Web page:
Airlines scramble to enforce new coronavirus travel restrictions in 'imperfect system'

Key Points
  • Airlines are scrambling to comply with a Trump administration travel restriction orders for coronavirus.
  • All travelers flying internationally into the United States will have to be asked whether they have visited China.
  • The government is banning many foreign visitors who have been in China within the last two weeks.
A security staff member checks passengers documents in the departure gate at the Hong Kong International Airport.
Ivan Abreu | Sipa via AP Images

The Trump administration's sweeping new travel restrictions aimed at combating the spread of the new coronavirus took effect Sunday, leaving airline employees around the world scrambling to enforce them.

More than 17,200 people have fallen ill to the coronavirus worldwide, killing at least 361 people in China and a 44-year-old man in the Philippines, according to international health officials.

The new U.S. travel rules, announced Friday, prohibit foreigners who have been in China in the last 14 days from entering the United States. Exemptions include whether they are an immediate family member of a U.S. citizen or a permanent resident. The U.S. is imposing a 14-day quarantine on citizens who have visited China's Hubei province — where Wuhan, the epicenter of the virus, is located — and self-quarantines for citizens who have been in China in the last 14 days. Hong Kong and Macau are exempt, according to the president's proclamation.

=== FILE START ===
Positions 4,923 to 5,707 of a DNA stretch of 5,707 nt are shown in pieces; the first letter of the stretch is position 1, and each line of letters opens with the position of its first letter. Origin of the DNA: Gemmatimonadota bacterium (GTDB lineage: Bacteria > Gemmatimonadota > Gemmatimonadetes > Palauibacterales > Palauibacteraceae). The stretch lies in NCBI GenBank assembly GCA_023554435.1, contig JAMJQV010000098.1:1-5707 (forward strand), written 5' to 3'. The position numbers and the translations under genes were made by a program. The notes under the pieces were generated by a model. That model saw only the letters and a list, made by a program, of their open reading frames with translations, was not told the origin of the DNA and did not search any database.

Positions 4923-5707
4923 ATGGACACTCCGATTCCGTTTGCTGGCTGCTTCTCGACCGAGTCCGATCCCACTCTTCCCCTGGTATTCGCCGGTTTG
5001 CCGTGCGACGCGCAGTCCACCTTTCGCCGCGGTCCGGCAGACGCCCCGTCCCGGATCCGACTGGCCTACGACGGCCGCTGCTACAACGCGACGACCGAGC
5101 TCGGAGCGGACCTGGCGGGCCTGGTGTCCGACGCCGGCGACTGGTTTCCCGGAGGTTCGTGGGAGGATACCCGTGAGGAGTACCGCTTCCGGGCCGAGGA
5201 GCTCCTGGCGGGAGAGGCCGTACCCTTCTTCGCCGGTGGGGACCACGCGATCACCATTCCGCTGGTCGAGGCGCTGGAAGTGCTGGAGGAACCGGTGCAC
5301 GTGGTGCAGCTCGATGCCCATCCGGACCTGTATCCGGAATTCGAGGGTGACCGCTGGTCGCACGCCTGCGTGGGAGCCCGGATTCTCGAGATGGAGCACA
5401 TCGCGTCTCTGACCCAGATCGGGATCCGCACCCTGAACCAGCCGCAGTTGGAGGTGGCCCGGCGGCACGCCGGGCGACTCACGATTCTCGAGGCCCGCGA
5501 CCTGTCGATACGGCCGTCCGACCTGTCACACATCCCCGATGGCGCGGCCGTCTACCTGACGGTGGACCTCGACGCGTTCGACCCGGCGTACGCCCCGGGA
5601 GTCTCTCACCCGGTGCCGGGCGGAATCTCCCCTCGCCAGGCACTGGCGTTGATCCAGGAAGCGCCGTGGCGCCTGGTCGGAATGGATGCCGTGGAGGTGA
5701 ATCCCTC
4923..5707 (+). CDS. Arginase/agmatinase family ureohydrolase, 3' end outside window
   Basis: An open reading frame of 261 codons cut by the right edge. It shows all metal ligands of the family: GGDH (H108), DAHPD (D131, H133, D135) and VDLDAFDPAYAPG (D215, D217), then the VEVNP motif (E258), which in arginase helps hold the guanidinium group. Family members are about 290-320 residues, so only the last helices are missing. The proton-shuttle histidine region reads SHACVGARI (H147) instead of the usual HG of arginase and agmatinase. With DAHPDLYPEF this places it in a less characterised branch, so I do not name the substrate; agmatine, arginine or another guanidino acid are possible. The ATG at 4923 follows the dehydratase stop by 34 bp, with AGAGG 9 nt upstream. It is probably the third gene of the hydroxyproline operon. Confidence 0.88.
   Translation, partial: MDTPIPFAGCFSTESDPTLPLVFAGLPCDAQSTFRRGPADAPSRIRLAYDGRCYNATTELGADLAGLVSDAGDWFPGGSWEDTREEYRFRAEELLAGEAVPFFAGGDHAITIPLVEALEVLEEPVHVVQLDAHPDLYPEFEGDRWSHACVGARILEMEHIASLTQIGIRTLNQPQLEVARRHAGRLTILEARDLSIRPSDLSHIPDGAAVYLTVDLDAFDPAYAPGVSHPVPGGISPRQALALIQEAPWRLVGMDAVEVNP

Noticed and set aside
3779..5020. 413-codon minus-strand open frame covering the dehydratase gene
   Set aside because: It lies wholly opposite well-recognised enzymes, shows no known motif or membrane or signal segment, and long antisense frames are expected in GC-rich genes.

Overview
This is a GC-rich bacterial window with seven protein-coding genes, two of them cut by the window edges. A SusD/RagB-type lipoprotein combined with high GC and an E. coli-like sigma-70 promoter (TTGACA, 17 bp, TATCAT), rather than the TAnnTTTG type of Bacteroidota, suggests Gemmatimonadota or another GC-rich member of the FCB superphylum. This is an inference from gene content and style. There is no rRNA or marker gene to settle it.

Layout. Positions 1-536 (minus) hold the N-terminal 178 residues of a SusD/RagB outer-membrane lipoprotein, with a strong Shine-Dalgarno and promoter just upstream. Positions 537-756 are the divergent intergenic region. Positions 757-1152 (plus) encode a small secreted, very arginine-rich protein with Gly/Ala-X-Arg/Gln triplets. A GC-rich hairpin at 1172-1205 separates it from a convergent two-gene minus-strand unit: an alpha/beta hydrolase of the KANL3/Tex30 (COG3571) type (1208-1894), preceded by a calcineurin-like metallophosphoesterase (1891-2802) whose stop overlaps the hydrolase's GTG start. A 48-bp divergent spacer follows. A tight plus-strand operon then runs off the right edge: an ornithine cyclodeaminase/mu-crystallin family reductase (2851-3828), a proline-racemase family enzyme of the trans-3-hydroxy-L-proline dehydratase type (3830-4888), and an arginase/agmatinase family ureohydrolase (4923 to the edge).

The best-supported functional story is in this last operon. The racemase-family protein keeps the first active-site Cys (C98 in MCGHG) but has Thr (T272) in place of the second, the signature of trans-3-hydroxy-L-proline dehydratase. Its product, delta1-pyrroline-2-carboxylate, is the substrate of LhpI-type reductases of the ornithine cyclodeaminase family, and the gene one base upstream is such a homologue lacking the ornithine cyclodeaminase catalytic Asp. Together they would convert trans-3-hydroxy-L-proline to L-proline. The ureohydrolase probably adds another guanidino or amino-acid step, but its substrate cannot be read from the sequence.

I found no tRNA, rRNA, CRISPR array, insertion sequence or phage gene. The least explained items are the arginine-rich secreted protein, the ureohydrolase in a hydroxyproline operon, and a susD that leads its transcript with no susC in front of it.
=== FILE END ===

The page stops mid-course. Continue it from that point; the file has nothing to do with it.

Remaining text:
The Transportation Security Administration on Sunday instructed airlines with flights to the U.S. from other countries to screen passengers before boarding to find out whether they've been in China recently, according to a security directive that was reviewed by CNBC. Check-in and gate agents or other employees are required to question travelers, look through recent reservations and possibly their passports for entry or exit stamps, according to the order, which provided examples of the stamps from China.

Airlines recommended U.S.-bound travelers arrive at airports earlier than usual.

TSA noted that it is not involved in screening air travelers bound for the U.S. from abroad but an agency spokeswoman said it "is requiring carriers to enforce portions of the president's proclamation that limit who may board a commercial aircraft destined for the United States."

The airlines don't have to rely only on passenger answers and must work with U.S. Customs and Border Protection to make a determination, the spokeswoman said.

The restrictions are complex and will mean all travelers headed to the U.S. will likely get questioned, not just people coming directly from China, from where many carriers have already cut routes. From Mexico City to Rome to Dubai, airline staff or their local contractors will have to question all travelers before they can board a U.S.-bound flight in case they had traveled from China to another country before their flight to the U.S.